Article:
One of the most loved elements of Dungeons & Dragons, even among those who have never played the game, is the art created for the series. An upcoming documentary called Eye Of The Beholder: The Art Of Dungeons And Dragons covers the history and humans behind the phenomenon. It’s informative, fascinating and entertaining even if you know nil about D&D.
The aesthetic of D&D fantasy art is nothing new….pieces that resemble what’s seen on today’s tabletop gaming covers date back to the Renaissance. Our modern concept of fantasy art was first popularized by artist Frank Frazetta, whose pulp novel covers in the 60s and 70s inspired many of the original D&D artists back when Gygax first published his original manuals.
Of course when D&D was first getting started, there wasn’t much to work with. To fill the empty spaces in the earliest manuals, TSR hired anyone would was willing to hold a pen. Many artists got their start right out of high school drawing crude, confusing interpretations of monsters as space fillers for empty spots on the pages. Despite the humble circumstances, those interpretations left a permanent mark on how those monsters would be depicted henceforth, in millions of intricate colors, by artists a thousand times more experienced.
As D&D started taking off, TSR looked for bigger digs for its original locale, the Dungeon Hobby Shop. At that time an old hotel happened to be for sale, and TSR simply bought the entire building, used the upper floors as offices, and converted the lobby area into the new Dungeon Hobby Shop. The building was not renovated and some of its rooms could not be used because the floors were unstable. One artist has a story to tell about the time his feet plunged through the floor.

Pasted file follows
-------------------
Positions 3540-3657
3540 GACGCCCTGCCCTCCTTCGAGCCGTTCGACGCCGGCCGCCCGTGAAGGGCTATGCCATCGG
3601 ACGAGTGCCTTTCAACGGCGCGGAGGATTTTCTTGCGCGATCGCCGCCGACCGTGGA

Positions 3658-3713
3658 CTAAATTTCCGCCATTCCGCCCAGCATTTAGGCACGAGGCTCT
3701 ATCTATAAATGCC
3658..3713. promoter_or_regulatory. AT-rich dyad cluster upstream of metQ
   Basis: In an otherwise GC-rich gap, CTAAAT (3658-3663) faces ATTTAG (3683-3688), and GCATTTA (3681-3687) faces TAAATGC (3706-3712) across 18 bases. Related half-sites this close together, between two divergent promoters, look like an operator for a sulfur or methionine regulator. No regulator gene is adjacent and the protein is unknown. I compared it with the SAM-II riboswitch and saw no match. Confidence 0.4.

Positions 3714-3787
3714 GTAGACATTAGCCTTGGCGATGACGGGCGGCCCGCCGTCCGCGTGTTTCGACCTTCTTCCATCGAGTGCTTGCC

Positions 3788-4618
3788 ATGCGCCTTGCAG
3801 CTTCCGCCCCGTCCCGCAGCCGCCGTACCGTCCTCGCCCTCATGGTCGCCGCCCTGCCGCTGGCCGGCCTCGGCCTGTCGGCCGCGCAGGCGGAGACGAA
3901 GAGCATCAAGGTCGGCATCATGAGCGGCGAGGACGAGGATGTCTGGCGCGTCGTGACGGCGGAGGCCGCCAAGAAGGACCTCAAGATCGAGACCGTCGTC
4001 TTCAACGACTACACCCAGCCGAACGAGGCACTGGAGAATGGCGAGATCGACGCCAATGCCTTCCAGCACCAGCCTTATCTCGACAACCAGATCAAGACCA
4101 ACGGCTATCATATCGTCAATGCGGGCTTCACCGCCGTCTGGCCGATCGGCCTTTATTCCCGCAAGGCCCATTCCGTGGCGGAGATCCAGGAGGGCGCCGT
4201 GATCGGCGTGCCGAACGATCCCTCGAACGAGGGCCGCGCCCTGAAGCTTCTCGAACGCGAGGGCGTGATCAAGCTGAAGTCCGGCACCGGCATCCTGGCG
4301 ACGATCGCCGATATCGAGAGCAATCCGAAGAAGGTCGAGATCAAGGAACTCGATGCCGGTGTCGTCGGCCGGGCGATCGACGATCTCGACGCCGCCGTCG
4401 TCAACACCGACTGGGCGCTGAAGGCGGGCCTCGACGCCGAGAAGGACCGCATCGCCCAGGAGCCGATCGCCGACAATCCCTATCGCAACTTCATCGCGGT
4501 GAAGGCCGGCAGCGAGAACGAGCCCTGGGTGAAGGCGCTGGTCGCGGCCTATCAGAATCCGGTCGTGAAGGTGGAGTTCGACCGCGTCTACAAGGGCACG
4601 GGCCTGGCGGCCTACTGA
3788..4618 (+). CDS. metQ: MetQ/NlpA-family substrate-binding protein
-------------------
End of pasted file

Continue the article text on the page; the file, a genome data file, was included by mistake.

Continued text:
As with most startups, the early days of D&D were loose and chaotic — the staff shares some pretty entertaining tales throughout the film. Staff artist Diesel LaForce came in every morning by jumping on a dumpster and leaping up to the fire escape, because he didn’t have any keys. One world map was created on stock so large that the art had to be shipped to Wisconsin because it was the only state containing a camera large enough to photograph the thing in one piece. Artist Darlene hated drawing mountains the most — and confesses in the film she would make the lettering on the mountains’ names extra-large to get out of having to draw the details on them.
The 80s was when some of the most iconic artists like Clyde Caldwell and Larry Elmore were hired, and as a result, D&D art really hit its stride. Most of these artists are still alive and appear in the doc, with their own stories. Elmore still owns the plank of wood he used to pin down his paintings — he would wipe his brush out on the plank, and over the years the layers piled up so thick that there is now a gigantic lump protruding from it, composed entirely of dried oils.
They did play the game they were making sometimes, but not all were great at it. Clyde Caldwell says he tended to make the kind of mistakes that would wind up killing all of his friends.